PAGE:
Monday, 19 September 2011

From the Magpie's Nest - Part 2

This is taken from one of the books under my staircase.

Rich Cargoes of Tropical Fruits on their way to the Malay Market
The more insignificant of the trading craft are employed for this purpose, and on market days a perfect fleet of small vessels may be seen plying up the river bound for some convenient centre where they may discharge their ripe cargoes.  The craft used are chiefly dug-outs, or light fishing boats - things so small and crazy that only an amphibious creature like the Malay would trust himself in them.

And this is from Look and Read which catered for schoolchildren in the urban areas during the colonial days.

Wouldn't it be nice if Look and Read had also included the information in the other book?  It would make a very pretty coloured picture.  Also the non-Malay and Malay  school kids in the towns would have a more balanced  conception of the role of the Malays in trade and in their ability and willingness to work hard!!!  It would also reinforce the history  of the Malays as a sea-faring people who brave the waters of South- east Asia to trade and settle in an Archipelago that sets no cultural and political boundaries.  I love the idea of having an amphibious heritage.  But it's well-nigh impossible to practise and cherish that when the islands are turned into oil refineries and the coast, as at Pasir Panjang, becomes wharves and container ports.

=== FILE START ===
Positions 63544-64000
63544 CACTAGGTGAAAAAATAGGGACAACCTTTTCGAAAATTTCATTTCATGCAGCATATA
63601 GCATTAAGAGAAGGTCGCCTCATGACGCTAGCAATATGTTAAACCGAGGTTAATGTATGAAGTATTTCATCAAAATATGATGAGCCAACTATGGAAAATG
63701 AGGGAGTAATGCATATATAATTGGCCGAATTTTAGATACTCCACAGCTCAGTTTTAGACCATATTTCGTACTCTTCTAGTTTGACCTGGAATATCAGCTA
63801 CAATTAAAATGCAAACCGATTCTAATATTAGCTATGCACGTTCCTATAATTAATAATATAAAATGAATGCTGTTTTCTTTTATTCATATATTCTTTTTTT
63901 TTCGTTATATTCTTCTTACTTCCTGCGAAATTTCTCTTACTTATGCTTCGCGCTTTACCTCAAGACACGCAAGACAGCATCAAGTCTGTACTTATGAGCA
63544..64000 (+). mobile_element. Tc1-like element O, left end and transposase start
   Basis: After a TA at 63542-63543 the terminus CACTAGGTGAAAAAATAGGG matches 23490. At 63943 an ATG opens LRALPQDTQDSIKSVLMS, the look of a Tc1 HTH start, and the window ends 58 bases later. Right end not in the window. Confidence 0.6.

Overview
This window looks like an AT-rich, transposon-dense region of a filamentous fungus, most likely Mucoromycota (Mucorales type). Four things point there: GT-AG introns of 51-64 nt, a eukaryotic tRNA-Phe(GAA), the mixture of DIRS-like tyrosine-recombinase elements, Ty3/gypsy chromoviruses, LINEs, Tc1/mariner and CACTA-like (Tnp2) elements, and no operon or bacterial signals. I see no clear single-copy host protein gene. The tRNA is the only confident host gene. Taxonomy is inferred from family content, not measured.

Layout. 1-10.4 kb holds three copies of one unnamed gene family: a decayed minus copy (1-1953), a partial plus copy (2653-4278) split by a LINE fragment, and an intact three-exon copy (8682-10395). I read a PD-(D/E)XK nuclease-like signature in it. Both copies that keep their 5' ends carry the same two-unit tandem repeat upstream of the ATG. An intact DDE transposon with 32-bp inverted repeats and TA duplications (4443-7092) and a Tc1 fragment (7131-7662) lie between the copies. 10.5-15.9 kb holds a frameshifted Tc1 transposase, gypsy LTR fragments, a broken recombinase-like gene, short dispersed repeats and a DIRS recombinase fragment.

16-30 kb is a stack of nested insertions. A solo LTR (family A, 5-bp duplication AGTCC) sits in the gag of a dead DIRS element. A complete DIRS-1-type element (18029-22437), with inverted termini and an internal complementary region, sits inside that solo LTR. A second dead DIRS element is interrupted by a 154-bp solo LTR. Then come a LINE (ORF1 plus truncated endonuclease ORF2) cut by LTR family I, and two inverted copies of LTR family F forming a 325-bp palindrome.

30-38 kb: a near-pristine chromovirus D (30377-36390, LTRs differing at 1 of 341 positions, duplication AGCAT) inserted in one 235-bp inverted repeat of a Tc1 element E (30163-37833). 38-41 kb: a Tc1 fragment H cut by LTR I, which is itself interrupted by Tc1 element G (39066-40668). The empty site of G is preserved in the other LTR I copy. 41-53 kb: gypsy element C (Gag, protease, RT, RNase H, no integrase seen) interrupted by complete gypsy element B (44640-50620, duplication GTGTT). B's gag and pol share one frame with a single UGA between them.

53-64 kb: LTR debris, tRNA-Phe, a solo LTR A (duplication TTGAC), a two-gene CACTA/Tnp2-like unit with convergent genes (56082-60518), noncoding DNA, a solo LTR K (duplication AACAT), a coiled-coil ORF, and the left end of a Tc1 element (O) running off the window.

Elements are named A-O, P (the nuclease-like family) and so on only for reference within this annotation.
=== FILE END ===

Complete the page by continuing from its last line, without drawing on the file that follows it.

The art and act of sailing are now a rich man's game, played at opulent Marinas and Yacht Clubs located at selective sites.  The Republic of Singapore Yacht Club (RSYC) has a state-of-the -art marina with 168 wet berths including a 140 metre long mega yacht berth and 135 dry berths. Care to know more?

And where is it?  It's located at West Coast Ferry Road, on reclaimed land  directly opposite 6 1/2 milestone Pasir Panjang Road.  My kampung was at 5 1/2 milestone.

Not too long ago,  Singapore would celebrate this.

It's now classified as a lost 'maritime culture'. Read

Aaahh... but I  digress.  Good night.

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